Friday, February 27, 2009

Polaroid Corporation

My assumption is that Polaroid’s growth strategy was based solely on the technology involved and development of its Polarizing process. They remained driven by this process and attempted to stay one step ahead of the competition prior to the 1970's.

Based on the development strategy that Polaroid employed in the early years, there are many factors one can blame, the environment, the customer, the competition, but the responsibility lay with the upper management of the company. They should have been focusing in on changing the foresight of its vision to adapt to the changing marketplace. This could have been achieved by vigilant monitoring of what the competition was doing and specifically what the customer wants. The Company made to attempt to adapt to the Technological changes that was rapidly gaining ground around their business with the aim of keeping competitive.

To summarize, the human resource plan in the 1950's, 1960's and 1970's was to grow its employee base sufficiently enough to deal with the increasing attractiveness of its breakthrough product, they also harnessed skilled employees that could helped the organization develop innovative products and by extension grow the organization, their was no strategic plan for the future. This compared to the plan for the 1980's and 1990's which was to develop new innovative products aligned with technological changes in the industry and to train and re-train the staff to adapt to the advances in technology to better prepare its human resources for the possibility of job loss as the company downsized.

Cutbacks and retrenchment had a profound effect on the company’s human resource plan during the declining years, because employees were going to be sent home. In 1988 Polaroid went through a major downsizing, eliminating 8,500 jobs, a further 5% cut was announced in 1995 to further destabilize the company. We feel that the fall in employment at Polaroid was really a product of lack of foresight, willingness to adapt to changing markets, and the inability to adequately identify their target market.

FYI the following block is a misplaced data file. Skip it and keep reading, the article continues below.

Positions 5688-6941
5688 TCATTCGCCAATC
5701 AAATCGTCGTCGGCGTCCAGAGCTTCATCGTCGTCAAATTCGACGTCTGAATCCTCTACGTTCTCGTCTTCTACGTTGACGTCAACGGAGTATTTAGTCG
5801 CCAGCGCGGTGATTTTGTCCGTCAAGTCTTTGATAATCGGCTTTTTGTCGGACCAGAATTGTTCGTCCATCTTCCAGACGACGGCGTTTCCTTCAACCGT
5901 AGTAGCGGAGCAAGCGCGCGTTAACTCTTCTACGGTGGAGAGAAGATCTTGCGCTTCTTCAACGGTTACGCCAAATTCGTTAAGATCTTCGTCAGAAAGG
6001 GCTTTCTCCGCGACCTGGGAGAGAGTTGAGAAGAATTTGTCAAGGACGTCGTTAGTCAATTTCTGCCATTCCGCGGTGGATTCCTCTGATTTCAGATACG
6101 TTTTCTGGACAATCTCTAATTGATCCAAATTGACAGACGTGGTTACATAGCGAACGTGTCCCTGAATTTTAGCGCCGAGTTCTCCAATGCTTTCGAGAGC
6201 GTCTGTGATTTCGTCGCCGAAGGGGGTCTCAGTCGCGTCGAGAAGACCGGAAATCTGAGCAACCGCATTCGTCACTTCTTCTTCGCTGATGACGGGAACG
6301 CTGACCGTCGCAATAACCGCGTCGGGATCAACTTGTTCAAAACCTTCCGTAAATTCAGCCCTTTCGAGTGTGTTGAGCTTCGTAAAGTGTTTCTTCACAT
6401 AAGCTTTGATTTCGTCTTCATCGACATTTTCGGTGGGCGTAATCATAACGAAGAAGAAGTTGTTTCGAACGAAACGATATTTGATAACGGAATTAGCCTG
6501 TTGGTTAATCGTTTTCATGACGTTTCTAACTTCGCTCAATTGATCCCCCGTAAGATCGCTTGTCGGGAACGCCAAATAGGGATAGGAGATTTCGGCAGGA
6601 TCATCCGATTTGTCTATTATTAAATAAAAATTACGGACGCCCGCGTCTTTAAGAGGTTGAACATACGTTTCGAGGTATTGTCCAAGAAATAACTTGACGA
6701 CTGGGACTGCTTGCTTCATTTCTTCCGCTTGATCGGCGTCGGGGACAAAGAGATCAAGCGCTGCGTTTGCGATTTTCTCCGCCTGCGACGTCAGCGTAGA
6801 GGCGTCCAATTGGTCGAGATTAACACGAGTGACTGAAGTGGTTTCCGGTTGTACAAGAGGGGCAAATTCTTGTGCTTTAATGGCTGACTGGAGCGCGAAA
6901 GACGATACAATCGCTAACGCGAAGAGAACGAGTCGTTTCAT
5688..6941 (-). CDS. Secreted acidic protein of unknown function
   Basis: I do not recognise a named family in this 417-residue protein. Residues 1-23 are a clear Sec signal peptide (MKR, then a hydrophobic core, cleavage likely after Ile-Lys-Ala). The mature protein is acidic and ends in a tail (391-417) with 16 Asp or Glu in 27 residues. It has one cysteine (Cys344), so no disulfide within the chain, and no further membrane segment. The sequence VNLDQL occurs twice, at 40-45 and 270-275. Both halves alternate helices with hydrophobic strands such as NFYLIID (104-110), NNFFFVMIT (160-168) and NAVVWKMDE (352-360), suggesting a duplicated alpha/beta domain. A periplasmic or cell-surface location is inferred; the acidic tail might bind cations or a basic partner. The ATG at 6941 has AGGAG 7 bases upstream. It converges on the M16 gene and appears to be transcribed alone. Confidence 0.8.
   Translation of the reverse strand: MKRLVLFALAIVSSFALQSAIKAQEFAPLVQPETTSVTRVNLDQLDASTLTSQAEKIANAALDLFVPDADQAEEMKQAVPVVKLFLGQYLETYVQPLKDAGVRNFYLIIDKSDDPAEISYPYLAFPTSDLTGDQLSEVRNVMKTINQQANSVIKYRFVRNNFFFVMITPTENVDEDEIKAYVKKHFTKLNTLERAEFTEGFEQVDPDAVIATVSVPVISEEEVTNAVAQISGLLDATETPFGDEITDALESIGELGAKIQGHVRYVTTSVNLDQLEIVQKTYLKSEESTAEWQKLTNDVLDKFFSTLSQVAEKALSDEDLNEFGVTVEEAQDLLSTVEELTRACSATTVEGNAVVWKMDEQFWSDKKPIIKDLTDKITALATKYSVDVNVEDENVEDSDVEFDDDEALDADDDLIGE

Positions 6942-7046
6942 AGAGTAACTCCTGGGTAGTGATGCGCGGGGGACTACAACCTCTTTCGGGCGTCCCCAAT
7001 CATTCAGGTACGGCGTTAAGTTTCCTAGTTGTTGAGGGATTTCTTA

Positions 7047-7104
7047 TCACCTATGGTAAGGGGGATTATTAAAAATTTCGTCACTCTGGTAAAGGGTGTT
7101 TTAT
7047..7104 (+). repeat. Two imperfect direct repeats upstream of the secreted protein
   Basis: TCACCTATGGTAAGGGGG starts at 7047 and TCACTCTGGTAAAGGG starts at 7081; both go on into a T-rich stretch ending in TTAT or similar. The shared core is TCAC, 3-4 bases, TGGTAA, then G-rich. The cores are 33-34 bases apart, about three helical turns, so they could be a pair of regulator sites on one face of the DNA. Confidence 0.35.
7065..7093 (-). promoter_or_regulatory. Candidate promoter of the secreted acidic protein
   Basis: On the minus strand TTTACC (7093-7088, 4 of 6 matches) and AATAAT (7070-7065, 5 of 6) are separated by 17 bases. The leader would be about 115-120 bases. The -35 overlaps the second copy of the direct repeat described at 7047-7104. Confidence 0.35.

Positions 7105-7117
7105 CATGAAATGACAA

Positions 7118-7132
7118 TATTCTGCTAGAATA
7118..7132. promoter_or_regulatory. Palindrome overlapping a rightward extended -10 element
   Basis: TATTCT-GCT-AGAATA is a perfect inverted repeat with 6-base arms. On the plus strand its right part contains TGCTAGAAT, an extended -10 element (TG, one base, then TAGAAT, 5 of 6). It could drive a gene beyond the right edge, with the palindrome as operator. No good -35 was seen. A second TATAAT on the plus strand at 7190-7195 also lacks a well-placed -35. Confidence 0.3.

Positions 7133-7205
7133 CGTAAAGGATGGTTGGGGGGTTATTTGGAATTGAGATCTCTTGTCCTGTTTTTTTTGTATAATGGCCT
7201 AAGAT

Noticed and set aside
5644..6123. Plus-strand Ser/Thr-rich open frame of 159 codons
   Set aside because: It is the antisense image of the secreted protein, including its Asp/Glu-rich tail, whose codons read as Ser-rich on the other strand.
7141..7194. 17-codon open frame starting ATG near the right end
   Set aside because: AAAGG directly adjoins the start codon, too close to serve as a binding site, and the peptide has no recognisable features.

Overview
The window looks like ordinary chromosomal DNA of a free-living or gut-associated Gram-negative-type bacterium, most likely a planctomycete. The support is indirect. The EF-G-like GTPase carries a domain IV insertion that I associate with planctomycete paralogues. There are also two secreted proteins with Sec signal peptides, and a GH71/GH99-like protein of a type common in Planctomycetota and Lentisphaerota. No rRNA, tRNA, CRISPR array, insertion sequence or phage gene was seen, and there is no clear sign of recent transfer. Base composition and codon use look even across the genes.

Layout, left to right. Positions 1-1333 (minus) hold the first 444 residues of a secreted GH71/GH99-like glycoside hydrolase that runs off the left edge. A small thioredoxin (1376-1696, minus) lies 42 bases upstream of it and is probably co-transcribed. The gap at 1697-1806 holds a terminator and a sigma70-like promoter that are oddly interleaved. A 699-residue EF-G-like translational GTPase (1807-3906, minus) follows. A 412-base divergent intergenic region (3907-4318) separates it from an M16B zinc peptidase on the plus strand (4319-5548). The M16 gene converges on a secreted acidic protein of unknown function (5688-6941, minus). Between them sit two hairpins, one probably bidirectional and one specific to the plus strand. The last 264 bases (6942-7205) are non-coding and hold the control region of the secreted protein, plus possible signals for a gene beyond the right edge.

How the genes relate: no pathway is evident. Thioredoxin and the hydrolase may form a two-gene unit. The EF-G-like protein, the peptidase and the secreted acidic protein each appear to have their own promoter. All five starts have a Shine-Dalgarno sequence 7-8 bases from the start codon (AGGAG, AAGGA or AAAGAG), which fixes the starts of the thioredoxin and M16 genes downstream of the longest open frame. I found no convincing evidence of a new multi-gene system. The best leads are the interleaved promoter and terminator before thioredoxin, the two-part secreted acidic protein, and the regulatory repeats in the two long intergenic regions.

The Human resource plan for the 80’s and 90’s shifted towards preparation for layoff and certain downsizing and leaned more towards training and development. The company’s human resource plans together with the overall business plan would have had to deal with the reactions of its main suppliers, loyal customers and entrenched employees. We believe that cutback could be have been avoided, this with a enhanced growth strategy plan in place, employees who were doing what would be considered duplicate jobs could have been retrained and sent to other departments. Employees who had valuable skills that are sought in the work environment, but would be harmful if no longer available to the company could have been contracted out to other companies who are having a hard time filling jobs of a technical nature. Polaroid should have developed their workforce sufficiently so they could have moved them around when certain positions become obsolete.

Many companies in the United States have either folded or are struggling due to lack of vision or competitiveness. A good example of this would be Kmart loss of ground to Wal-Mart.

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